Home prices in Kelowna surged ahead in the first quarter of 2017, according to at least one survey of home prices in the region.
The Royal LePage House Price Survey released earlier this year revealed significant increases in Kelowna home prices during the first quarter of 2017. The aggregate price of a home in the region surged 14.4 per cent year-over-year to $581,770.
When broken out by housing type, the region saw double-digit gains across all housing categories surveyed. In the first quarter of 2017, the median price of a two-storey home, bungalow and condominium rose 11.4 per cent, 14.6 per cent and 29.1 per cent year-over-year, to $662,317, $548,279 and $417,960, respectively.
“Kelowna’s market is incredibly strong right now,” said Francis Braam, owner and broker at Royal LePage Kelowna. “The region’s steadily growing population, coupled with an extreme lack of inventory across all housing types, has resulted in a very distinct seller’s market.”
Nationally, Canada’s residential real estate market saw substantial price growth in the first quarter of 2017, increasing 12.6 per cent year-over-year to $574,103. The price of a two-storey home rose 13.9 per cent year-over-year to $681,728, and the price of a bungalow increased 11.0 per cent to $490,018. During the same period, the price of a condominium increased 8.9 per cent to $372,638.
One recent trend is seeing more buyers from the Lower Mainland purchasing in Kelowna, according to the survey.
“Recently, the region has witnessed a significant increase in the number of homebuyers coming into the area from across the Lower Mainland, which has placed strain on the city’s already low housing supply and caused prices to climb,” continued Braam. “Whether it be retirees looking to take advantage of the region’s affordability or younger homebuyers in search of steady employment, people across all demographics are moving to Kelowna.”
While the majority of housing markets in Canada posted modest gains, price appreciation across much of Ontario significantly outpaced the rest of the country. Meanwhile, the pace of year-over-year home price appreciation in Greater Vancouver was noticeably lower than the historic highs witnessed in 2016.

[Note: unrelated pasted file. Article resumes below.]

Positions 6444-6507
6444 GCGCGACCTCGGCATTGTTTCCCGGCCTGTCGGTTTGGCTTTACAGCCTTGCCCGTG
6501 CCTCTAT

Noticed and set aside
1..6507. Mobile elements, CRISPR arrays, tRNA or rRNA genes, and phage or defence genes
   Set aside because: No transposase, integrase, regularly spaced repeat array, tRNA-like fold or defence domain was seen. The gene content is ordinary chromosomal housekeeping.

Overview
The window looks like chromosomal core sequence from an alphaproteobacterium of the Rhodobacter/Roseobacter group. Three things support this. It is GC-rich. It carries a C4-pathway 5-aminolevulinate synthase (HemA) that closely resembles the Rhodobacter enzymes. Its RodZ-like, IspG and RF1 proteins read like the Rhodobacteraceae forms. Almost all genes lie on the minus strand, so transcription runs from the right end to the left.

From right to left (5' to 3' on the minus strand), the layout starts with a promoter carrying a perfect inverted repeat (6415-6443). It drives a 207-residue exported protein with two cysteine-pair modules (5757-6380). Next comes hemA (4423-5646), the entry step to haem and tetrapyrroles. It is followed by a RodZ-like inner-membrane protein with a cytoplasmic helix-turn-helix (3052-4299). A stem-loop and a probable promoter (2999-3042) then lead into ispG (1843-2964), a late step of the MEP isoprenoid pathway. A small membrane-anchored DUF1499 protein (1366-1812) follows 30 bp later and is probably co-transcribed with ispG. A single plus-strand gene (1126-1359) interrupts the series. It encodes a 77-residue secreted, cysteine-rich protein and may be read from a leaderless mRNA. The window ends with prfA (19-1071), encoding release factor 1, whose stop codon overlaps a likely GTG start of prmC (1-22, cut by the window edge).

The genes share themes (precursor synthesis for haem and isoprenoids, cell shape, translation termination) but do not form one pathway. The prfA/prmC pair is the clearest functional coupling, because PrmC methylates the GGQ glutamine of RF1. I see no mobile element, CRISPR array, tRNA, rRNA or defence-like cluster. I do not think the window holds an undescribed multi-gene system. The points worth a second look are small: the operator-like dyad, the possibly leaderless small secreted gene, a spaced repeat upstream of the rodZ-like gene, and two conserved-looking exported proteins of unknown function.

“For the first time in several years, real estate markets in Vancouver and Toronto are headed in opposite directions,” said Phil Soper, president and CEO, Royal LePage. “The Vancouver market stalled, as confused consumers took to the sidelines after a series of uncoordinated moves by all three levels of government. With its housing shortage becoming more acute, Toronto easily stepped forward to assume the title of Canada’s most overheated real estate market.”
The Royal LePage House Price Survey provides information on the three most common types of housing in Canada, in 53 of the nation’s largest real estate markets. The company says the Canadian market in general is good, however there are several issues that are affecting it.
“The overall Canadian market is healthier in 2017 than it has been in years, yet the downside risks are greater too,” concluded Soper. “Our economy, which has recovered nicely from the 2014 oil crisis, is sadly dependent on moves by an unpredictable U.S. federal government and can be swayed by unforeseen global events, such as fallout from Europe’s restructuring. Still, housing activity is strong and prices are rising at a healthy mid-single-digit rate across the land. The trend in Alberta, Quebec and Atlantic Canada is particularly encouraging. Our concerns with the state of Canadian real estate begin and end in Toronto and Vancouver.”